If you fall below that competitive level (say you are only top 10% or your scores are in the low to mid 1400's), I would look EA to the next level of schools in terms of selectivity as well as the rolling admissions schools mentioned above. The goal is to try to get into a high match before December 31 so you can cull the list of RD applications and maybe get some data on how strong your application really is based on the first batch of applications submitted. Are you shooting too high or are you where you think you are based on acceptances, rejections and deferrals.
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  • cptofthehousecptofthehouse 28760 replies56 postsRegistered User Senior Member
    EA is not just to get a leg up on admissions at the selective schools. It’s ideal to get those likely schools, the ones sure to take you and that you can afford on an EA or early rolling basis, so you can breathe easily and apply to wherever you please without danger of being shut out.

    It’s also s huge slap in the face, regardless of the fact that you are in very good company, overwhelmingly big company of those not accepted to those highly selected EA schools, so that it does make you feel a bit better just to have a school in your pocket, maybe even with merit money or prospects of it by year end.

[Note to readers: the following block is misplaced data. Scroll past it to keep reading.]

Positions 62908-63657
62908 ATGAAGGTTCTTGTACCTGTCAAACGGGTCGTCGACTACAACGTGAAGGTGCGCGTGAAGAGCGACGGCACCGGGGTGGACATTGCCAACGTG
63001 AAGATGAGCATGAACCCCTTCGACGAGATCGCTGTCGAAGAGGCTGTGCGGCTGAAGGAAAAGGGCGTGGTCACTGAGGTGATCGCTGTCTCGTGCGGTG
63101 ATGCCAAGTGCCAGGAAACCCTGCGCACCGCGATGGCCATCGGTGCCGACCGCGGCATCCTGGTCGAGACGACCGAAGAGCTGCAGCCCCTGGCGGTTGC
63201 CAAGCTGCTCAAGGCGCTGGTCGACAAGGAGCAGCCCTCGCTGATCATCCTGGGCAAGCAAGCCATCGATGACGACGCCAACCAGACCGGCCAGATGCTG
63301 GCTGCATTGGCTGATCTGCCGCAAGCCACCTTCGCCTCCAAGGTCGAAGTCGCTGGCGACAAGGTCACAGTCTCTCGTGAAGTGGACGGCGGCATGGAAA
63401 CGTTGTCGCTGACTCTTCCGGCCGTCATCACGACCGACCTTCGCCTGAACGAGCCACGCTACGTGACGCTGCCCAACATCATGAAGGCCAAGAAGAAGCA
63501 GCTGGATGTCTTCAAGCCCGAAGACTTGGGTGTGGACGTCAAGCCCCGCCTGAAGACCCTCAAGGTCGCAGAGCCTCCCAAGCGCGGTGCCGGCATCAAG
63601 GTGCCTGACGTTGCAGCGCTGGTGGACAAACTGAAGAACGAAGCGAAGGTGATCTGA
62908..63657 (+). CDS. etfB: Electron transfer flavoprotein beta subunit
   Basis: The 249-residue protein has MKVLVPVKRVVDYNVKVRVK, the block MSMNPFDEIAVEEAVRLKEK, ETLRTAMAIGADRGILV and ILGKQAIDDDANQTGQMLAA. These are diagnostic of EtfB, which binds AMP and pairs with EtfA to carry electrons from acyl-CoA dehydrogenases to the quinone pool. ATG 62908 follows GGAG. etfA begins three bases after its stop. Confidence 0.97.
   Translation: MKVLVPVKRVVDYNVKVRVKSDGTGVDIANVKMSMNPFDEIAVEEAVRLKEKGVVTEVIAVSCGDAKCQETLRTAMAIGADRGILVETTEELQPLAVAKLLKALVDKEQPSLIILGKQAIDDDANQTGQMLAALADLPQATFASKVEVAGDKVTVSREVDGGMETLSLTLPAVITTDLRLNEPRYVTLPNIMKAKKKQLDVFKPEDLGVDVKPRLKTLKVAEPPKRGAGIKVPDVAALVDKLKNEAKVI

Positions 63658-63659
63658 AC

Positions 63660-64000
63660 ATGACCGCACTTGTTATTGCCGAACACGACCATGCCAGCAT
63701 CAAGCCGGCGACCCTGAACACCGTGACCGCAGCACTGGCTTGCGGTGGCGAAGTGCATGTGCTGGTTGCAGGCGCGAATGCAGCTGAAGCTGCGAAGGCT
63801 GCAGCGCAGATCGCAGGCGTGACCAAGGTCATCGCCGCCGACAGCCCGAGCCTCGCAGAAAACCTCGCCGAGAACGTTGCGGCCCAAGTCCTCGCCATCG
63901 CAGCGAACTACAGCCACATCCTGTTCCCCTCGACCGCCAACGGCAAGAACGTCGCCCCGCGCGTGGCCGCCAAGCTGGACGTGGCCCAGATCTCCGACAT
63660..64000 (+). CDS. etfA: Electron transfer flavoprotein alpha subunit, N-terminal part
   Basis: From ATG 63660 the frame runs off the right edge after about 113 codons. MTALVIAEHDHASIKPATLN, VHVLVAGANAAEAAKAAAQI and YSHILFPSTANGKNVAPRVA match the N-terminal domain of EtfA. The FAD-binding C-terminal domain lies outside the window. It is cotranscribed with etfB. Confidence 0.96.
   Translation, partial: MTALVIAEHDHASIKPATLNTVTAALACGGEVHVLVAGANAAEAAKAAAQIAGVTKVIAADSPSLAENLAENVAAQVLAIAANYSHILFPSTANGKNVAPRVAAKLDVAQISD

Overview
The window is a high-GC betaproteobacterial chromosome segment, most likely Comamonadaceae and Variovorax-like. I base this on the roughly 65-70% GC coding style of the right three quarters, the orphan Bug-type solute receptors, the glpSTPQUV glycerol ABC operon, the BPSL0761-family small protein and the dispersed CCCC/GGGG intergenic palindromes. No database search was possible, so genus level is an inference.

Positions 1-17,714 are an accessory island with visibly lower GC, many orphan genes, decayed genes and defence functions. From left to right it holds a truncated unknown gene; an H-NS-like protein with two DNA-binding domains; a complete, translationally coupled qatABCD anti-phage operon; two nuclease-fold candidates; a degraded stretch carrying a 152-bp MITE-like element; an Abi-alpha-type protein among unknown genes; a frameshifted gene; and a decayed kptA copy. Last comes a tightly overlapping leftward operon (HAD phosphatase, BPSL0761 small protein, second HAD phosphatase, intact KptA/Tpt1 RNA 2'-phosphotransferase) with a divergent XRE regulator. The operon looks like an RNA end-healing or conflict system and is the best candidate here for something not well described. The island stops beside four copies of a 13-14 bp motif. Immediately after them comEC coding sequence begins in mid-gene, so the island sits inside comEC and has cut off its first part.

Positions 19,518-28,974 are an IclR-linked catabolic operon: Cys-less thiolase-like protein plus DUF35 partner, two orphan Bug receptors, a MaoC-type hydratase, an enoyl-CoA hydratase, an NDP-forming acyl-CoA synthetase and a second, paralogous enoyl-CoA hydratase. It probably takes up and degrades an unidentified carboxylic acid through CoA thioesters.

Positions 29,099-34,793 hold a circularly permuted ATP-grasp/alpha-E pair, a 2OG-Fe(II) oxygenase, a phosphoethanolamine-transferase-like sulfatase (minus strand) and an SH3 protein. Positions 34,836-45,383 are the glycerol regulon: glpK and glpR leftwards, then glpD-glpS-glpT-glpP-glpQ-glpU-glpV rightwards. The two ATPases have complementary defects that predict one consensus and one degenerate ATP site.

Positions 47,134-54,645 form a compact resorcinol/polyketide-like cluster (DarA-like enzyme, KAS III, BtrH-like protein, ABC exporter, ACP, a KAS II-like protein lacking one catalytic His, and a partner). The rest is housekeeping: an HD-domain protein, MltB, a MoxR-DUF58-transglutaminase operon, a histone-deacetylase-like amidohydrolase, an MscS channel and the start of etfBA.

Early Action can also be a litmus year as to where you stand. You got into School A with a scholarship, B in the honors program without money in hand but a possibility later, C full pay and WL at D, a highly selective school. You can shape the rest of your list accordingly with the your other choices, if you care to do so. Or just buy those lottery tickets for RD.
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  • lookingforwardlookingforward 33093 replies358 postsRegistered User Senior Member
    Look, no one has a better shot with ED or other Early apps, if they are not fully the candidates the college is looking for. No boost just for applying early and promising to attend. You need to match in the right ways, to the max, and not play the crapshoot game. Take the time to self assess how you match what they want. Not just what you want. Not just stats and some titles.
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  • 2manycollegequestions4me2manycollegequestions4me 177 replies26 postsRegistered User Junior Member
    edited June 4
    Deleted
    edited June 4